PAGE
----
UK Ready to Continue EU Sanctions Policy After Brexit - Paper on Partnership

UK Ready to Continue EU Sanctions Policy After Brexit - Paper on Partnership

After more than 13 hours of speeches for and against the legislation, which May says is essential for Brexit but critics describe as a Conservative government power grab, lawmakers voted 326 to 290 in favor of moving the European Union withdrawal bill, or repeal bill, to the next stage of a lengthy lawmaking process.

European Union leaders insist the talks must first focus on Britain's withdrawal and that they rule whether "sufficient progress" has been made to move forward.

German Chancellor Angela Merkel has said Europe can no longer "completely depend" on the U.S. and United Kingdom following the election of President Trump and the Brexit vote, while European Commission President Jean-Claude Juncker recently called on EU member states to step up their military co-operation.

The bill is aimed at overturning the 1972 European Communities Act, which took the United Kingdom into the then European Economic Community (EEC). "Without it, we would be approaching a cliff edge of uncertainty which is not in the interest of anyone".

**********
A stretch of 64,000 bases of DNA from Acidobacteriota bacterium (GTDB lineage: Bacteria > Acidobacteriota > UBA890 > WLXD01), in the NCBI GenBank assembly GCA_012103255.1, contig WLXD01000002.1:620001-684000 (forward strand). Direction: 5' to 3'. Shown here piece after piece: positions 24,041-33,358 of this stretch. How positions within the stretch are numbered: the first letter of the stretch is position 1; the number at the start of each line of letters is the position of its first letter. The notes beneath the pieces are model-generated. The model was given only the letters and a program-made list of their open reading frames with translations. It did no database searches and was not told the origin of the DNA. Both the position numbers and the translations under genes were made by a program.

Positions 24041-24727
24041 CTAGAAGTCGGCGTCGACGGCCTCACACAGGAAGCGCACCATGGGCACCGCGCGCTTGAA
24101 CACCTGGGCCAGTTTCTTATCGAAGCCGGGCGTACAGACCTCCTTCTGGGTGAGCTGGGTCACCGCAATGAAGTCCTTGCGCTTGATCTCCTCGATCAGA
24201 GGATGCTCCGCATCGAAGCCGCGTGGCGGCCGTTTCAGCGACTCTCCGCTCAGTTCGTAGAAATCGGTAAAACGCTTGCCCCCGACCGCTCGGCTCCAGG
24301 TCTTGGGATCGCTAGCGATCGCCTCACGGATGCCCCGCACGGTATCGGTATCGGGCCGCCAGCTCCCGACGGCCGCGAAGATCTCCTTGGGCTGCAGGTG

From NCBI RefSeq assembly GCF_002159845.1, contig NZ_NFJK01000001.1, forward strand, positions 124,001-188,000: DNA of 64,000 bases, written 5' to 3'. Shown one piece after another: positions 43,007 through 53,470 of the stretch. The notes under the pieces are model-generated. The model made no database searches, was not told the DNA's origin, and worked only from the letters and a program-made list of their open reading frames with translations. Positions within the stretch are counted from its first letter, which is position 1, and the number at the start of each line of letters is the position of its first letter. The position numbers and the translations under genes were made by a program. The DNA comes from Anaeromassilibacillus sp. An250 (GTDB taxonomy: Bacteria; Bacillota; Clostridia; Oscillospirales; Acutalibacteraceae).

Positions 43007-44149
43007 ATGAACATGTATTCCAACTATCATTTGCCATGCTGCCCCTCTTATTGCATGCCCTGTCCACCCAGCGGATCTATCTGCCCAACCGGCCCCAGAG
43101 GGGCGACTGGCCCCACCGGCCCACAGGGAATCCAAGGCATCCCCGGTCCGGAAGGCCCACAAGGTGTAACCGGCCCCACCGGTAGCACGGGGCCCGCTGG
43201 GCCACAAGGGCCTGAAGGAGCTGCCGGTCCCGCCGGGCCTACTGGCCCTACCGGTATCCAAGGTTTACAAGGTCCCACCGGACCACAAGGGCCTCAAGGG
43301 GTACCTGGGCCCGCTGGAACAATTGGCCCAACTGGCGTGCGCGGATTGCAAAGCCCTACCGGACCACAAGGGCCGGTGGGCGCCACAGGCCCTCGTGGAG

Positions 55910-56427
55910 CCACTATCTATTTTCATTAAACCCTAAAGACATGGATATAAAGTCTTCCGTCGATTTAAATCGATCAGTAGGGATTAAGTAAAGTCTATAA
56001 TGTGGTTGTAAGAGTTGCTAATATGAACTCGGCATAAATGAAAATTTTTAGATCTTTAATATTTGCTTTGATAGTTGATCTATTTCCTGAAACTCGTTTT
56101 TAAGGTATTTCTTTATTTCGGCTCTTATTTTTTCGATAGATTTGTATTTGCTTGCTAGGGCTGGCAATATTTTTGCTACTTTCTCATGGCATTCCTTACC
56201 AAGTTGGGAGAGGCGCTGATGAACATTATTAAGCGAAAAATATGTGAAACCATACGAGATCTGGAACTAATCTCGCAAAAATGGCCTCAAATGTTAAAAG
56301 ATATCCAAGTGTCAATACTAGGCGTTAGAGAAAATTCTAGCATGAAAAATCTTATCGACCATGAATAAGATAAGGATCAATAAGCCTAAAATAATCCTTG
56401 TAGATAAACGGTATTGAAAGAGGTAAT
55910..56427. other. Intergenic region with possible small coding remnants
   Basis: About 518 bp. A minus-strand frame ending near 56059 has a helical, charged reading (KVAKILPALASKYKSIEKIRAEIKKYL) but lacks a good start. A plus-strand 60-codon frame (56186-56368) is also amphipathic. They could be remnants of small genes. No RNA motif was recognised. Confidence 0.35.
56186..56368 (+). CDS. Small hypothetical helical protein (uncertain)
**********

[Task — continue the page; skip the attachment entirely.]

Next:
Correction: This story has been corrected to reflect the stage this bill is at in the Parliamentary process.

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Labour said the result was "deeply disappointing" and the Lib Dems described it as "a dark day for the mother of parliaments".

European Union lawmakers must endorse any agreement before Britain leaves in March 2019. Rebels in both parties warned, however, that they would back amendments created to ensure that the Bill will not be a power grab by government.

"We have been reassured they are not going to use these powers in any policy-making way. parliament would be sensible to get them to write it so they are not giving themselves the possibility of using powers that no government has ever tried to take at the expense of parliament before", he said. "But the government's EU Withdrawal Bill would allow Conservative ministers to set vital terms on a whim, including of Britain's exit payment, without democratic scrutiny", a Labour spokesperson told CNN on Monday.

It means public bill committees, which scrutinise legislation line by line, will no longer mirror the representation of the Commons but instead an automatic Conservative majority.

A major Brexit bill just passed its first big test - but not without criticism.

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